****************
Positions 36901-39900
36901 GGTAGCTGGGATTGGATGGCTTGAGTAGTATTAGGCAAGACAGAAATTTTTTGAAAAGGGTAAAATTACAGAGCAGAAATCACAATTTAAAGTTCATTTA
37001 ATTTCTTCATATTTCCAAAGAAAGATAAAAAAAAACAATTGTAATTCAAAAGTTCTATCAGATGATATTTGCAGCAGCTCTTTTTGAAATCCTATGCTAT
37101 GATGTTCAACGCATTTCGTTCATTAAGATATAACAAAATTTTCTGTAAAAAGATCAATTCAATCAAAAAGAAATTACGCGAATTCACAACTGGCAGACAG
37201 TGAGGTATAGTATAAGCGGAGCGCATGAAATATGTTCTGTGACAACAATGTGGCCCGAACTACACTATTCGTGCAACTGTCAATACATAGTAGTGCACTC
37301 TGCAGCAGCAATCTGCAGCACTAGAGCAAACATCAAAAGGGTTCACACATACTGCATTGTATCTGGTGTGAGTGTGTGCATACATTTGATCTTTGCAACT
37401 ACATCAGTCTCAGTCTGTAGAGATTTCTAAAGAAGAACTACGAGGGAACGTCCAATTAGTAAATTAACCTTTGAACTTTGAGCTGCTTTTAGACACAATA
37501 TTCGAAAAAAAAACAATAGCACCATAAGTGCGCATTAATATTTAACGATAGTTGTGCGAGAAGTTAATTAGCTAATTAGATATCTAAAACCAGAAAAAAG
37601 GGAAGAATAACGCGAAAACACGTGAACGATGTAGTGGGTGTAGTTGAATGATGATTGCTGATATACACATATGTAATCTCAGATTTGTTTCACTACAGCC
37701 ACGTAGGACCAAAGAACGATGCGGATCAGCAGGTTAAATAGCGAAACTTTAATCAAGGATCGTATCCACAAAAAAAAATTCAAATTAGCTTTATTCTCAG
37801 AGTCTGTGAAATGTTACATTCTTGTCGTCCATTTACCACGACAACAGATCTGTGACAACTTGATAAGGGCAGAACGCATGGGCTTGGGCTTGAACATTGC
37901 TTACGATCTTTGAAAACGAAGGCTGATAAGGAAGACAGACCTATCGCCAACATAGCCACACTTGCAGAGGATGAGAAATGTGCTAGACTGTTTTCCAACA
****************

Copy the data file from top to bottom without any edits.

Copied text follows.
Positions 36901-39900
36901 GGTAGCTGGGATTGGATGGCTTGAGTAGTATTAGGCAAGACAGAAATTTTTTGAAAAGGGTAAAATTACAGAGCAGAAATCACAATTTAAAGTTCATTTA
37001 ATTTCTTCATATTTCCAAAGAAAGATAAAAAAAAACAATTGTAATTCAAAAGTTCTATCAGATGATATTTGCAGCAGCTCTTTTTGAAATCCTATGCTAT
37101 GATGTTCAACGCATTTCGTTCATTAAGATATAACAAAATTTTCTGTAAAAAGATCAATTCAATCAAAAAGAAATTACGCGAATTCACAACTGGCAGACAG
37201 TGAGGTATAGTATAAGCGGAGCGCATGAAATATGTTCTGTGACAACAATGTGGCCCGAACTACACTATTCGTGCAACTGTCAATACATAGTAGTGCACTC
37301 TGCAGCAGCAATCTGCAGCACTAGAGCAAACATCAAAAGGGTTCACACATACTGCATTGTATCTGGTGTGAGTGTGTGCATACATTTGATCTTTGCAACT
37401 ACATCAGTCTCAGTCTGTAGAGATTTCTAAAGAAGAACTACGAGGGAACGTCCAATTAGTAAATTAACCTTTGAACTTTGAGCTGCTTTTAGACACAATA
37501 TTCGAAAAAAAAACAATAGCACCATAAGTGCGCATTAATATTTAACGATAGTTGTGCGAGAAGTTAATTAGCTAATTAGATATCTAAAACCAGAAAAAAG
37601 GGAAGAATAACGCGAAAACACGTGAACGATGTAGTGGGTGTAGTTGAATGATGATTGCTGATATACACATATGTAATCTCAGATTTGTTTCACTACAGCC
37701 ACGTAGGACCAAAGAACGATGCGGATCAGCAGGTTAAATAGCGAAACTTTAATCAAGGATCGTATCCACAAAAAAAAATTCAAATTAGCTTTATTCTCAG
37801 AGTCTGTGAAATGTTACATTCTTGTCGTCCATTTACCACGACAACAGATCTGTGACAACTTGATAAGGGCAGAACGCATGGGCTTGGGCTTGAACATTGC
37901 TTACGATCTTTGAAAACGAAGGCTGATAAGGAAGACAGACCTATCGCCAACATAGCCACACTTGCAGAGGATGAGAAATGTGCTAGACTGTTTTCCAACA